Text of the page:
It was previously expected that there would be fewer corona infections in the summer, but it turns out that the virus is even more sensitive to the heat than we thought. The start of the summer has so far had as much effect as the closure of schools and universities, and that bodes well.

Don't look at the corona infections through rose-colored glasses

Fewer corona infections1

On June 13, several British scientists published their new findings on the coronavirus and its effects on it. This showed that there are about 40% fewer infections in the summer than in the winter. This is of course very good news, but that does not mean that the virus is over. According to Jacco Wallinga, head modeler of the RIVM, we must be careful not to get too relaxed with the measures. Because when winter comes again, the infections will rise again.
Jan Kulveit of Oxford University in Great Britain also warns against these prospects. He is afraid that people see the reduction in infections as a sign that herd immunity has been strengthened when this does not have to be the case at all. If we drop the measures too soon, there is a good chance that there will be another large increase in infections in the autumn.

Most corona infections in winter

Almost everyone knows by now that the virus cannot withstand the summer well. In the summer we are all outside, where the virus is counteracted by the sunlight and the higher humidity. In winter it can spread easily when we are all together in a closed, dry room. However, outbreaks can still occur in the summer, the chance of this is only smaller than in other seasons.
Research has shown that the virus spreads best in the months between November and May. We also saw this last year, when a significant increase in the number of infections suddenly emerged after the summer holidays. The measures were too soft in the summer so that we suddenly had to deal with them much more strictly in the autumn. We need to avoid this mistake this year.

Unpredictable autumn due to vaccinations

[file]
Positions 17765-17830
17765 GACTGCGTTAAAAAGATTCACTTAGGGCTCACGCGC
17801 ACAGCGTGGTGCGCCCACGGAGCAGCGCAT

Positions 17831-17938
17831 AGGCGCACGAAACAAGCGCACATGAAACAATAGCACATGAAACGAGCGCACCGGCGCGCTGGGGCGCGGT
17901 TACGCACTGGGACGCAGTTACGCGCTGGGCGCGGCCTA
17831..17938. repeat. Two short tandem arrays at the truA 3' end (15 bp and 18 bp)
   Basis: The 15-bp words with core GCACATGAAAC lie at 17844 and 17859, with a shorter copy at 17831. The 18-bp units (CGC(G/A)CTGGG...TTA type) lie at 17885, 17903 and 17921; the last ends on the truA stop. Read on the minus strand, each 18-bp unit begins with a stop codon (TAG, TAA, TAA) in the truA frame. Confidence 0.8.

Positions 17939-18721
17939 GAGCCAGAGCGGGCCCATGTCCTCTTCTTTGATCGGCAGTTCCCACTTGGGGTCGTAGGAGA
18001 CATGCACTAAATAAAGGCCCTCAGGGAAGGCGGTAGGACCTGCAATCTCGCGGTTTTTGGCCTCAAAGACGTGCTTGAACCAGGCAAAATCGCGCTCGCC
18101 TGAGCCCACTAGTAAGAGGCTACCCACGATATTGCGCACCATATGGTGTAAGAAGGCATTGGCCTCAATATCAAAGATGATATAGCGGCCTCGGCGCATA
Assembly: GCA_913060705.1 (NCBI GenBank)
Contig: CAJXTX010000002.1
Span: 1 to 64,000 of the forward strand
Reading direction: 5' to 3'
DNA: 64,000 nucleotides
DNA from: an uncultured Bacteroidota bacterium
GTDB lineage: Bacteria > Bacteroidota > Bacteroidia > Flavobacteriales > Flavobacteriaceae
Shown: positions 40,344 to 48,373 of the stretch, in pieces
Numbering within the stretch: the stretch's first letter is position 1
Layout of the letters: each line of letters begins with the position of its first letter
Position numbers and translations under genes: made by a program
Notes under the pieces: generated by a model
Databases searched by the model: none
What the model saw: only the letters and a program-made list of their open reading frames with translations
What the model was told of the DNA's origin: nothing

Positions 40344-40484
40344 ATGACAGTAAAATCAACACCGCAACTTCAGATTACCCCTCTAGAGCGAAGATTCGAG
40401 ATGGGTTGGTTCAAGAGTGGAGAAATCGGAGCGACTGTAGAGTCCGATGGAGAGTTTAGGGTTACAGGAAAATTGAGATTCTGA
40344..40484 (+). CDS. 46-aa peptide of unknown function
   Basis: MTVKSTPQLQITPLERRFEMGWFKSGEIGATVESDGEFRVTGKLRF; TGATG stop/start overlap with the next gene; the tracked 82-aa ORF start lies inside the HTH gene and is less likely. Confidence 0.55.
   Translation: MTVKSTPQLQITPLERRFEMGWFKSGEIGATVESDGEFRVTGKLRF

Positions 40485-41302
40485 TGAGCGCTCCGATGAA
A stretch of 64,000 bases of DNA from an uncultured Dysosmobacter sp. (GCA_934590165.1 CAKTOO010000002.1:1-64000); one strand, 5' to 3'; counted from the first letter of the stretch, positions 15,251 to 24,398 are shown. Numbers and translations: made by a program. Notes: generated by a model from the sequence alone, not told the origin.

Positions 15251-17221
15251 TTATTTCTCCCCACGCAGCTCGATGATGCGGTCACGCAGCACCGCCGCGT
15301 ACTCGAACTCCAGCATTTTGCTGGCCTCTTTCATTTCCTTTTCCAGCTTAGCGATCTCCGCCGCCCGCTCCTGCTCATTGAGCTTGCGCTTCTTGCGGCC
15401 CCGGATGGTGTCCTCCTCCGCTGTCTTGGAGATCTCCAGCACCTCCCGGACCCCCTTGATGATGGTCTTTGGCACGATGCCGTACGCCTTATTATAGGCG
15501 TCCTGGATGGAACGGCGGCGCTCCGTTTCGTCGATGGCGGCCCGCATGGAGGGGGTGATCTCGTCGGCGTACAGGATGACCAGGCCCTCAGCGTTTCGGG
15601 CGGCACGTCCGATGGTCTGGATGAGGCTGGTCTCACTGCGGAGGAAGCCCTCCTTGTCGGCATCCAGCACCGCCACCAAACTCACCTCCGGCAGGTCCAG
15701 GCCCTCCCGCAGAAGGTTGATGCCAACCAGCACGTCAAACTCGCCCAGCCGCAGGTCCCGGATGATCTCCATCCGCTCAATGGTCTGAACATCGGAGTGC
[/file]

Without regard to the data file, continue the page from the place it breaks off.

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There is now so different talk about the virus and the associated measures due to the increase in vaccines. It is still unclear whether these will keep the virus in check, or whether we still need extra corona measures in the autumn. Still, the outlook for vaccines is very positive. Where the Netherlands first lagged in vaccinating its inhabitants, we are now in 6th place as a country within the EU.
There are now about a quarter of a million inoculations a day and it is expected that more than 12 million shots have already been taken in total. However, this remains an estimate, because not all vaccinations are registered equally quickly. It is known that 29% of the population has already been fully vaccinated.
What we as a population should pay attention to now is the upcoming holiday period. Because more and more people are now vaccinated, more people are also going on holiday. This entails the necessary risks. THEREFORE, the RIVM calls on you to be tested now and then, even if you have had a vaccination. This is how we prevent unnecessary corona infections.

What can you do to prevent corona infections?

There is currently a relaxation of the measures, including wearing masks. Although this is of course good news, it can also ensure that an increase in infections is imminent. It is therefore important to take the necessary measures yourself to prevent corona infections.
So wear your mask as much as possible. This is especially important in areas where many people come together, such as supermarkets or busy shopping streets. Also make sure you get tested if you have symptoms of the virus, and don't go on holiday without vaccination and/or test negative.
Meeting outside with friends and family is very pleased with the sunny weather and certainly something to remember. Try to limit the number of visits per day and also keep your distance from others outside where possible. We are not yet rid of the virus, but we will only succeed if we all work together to keep the virus in check.

The content of this article is based on scientific publications and was written in collaboration with medical specialists/nutritionists.

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